Exercise - Work with external data in a canvas app


In this exercise, you work with external data in your canvas app, by adding a data source to your app, creating/modifying data by using collections, and modifying data via the Patch function.

You need to download the spreadsheet to complete this exercise. Select download once the link opens. Extract the Excel spreadsheet and upload the spreadsheet to your own OneDrive.

Add a data source

  1. Sign into Power Apps.

  2. Create a new Power Apps Canvas app from blank and call it ExternalData. Select the Tablet format.

  3. Make sure that you’ve added the Excel sheet (link above) to your OneDrive.

  4. From the Insert button in the header ribbon, select Vertical gallery.

  5. In the Select a data source pane at your gallery, type "OneDrive" in the search field, then select OneDrive for Business from the list. Alternatively, you could also expand Connectors and scroll through the available connectors until you find OneDrive for Business.

    Screenshot of adding OneDrive data source to a gallery.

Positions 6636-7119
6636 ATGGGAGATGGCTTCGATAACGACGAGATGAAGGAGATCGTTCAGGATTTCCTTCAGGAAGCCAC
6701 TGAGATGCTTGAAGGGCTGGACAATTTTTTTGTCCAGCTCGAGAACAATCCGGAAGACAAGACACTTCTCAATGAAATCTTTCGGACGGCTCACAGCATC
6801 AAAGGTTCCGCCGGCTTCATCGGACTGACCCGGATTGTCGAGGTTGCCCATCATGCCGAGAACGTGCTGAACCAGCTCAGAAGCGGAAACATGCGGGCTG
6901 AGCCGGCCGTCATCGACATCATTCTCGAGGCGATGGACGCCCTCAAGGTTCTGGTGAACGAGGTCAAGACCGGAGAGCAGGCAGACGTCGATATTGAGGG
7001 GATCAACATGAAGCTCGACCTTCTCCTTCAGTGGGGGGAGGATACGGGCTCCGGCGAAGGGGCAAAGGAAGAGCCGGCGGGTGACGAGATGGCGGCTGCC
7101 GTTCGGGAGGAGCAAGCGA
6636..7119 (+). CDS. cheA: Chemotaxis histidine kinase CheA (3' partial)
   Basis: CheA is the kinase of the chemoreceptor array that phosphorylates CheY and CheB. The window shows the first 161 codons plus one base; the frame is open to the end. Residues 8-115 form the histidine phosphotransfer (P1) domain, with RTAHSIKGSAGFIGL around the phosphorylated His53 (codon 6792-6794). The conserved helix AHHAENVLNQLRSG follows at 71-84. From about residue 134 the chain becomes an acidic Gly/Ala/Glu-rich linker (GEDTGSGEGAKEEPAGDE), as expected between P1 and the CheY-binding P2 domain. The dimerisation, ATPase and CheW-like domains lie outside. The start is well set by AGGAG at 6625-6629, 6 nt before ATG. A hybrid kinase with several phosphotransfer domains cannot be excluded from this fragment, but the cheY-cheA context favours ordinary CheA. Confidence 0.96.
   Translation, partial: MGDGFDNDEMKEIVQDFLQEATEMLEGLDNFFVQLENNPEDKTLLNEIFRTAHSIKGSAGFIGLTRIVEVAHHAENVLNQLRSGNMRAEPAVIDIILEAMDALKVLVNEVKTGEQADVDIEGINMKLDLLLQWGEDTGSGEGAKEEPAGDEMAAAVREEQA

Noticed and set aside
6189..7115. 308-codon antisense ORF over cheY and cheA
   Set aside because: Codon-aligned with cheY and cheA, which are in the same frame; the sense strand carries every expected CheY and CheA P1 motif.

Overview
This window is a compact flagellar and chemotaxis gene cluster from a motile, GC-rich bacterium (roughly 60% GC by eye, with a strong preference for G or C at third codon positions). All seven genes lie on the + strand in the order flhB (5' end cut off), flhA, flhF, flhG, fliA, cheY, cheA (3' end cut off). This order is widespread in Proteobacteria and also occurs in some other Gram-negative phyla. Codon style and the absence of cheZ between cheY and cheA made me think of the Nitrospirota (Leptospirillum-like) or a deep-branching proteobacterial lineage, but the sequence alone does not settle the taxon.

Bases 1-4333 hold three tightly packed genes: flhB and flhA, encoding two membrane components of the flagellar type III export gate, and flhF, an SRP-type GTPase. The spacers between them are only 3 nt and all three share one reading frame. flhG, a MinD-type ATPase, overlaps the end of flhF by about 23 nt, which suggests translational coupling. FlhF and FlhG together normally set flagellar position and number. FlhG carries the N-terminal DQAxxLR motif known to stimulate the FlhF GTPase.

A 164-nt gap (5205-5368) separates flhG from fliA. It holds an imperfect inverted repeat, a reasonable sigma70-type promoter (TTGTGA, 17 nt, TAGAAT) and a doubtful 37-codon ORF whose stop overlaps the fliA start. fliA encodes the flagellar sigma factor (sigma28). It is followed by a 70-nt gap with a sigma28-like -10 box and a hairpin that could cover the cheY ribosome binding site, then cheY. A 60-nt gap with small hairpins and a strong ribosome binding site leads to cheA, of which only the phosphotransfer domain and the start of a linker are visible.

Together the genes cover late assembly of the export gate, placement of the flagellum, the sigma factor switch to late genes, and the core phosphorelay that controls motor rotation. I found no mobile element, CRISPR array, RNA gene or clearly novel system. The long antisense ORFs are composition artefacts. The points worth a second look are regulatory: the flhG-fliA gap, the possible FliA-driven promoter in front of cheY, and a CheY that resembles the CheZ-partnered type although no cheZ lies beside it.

6. Under Add a connection, select the connection you wish to use for OneDrive for Business (it has an email address listed under it).

    Screenshot of adding a connection to OneDrive for business with the User's connection highlighted.

  7. At the bottom of OneDrive for Business, select Connect.

  8. When prompted to Choose an Excel file, search for or scroll to the Excel file you downloaded in Step 3 and select it.

  9. Check the Items table and then select Connect.

    Screenshot of connecting data.

Your gallery is now connected to your Excel table in OneDrive for Business, and you can display the data in the gallery control.

  1. Select the gallery you’ve added.

  2. In the properties pane on the right, select the drop-down menu for the Layout property.

  3. Select the Image, title, subtitle, and body layout.

  4. In the properties pane on the right, select the Edit button for the Fields property and set the fields as follows (note that the controls have numbers behind them so, for example Body will be "Body1", see image below for reference):

    • Body: Description

    • Image: Image

    • Subtitle: UnitPrice

    • Title: Name

    Screenshot of gallery fields.

  5. Close the Data dialog box (select the X at the top right).

  6. In the gallery, select the price in the first row.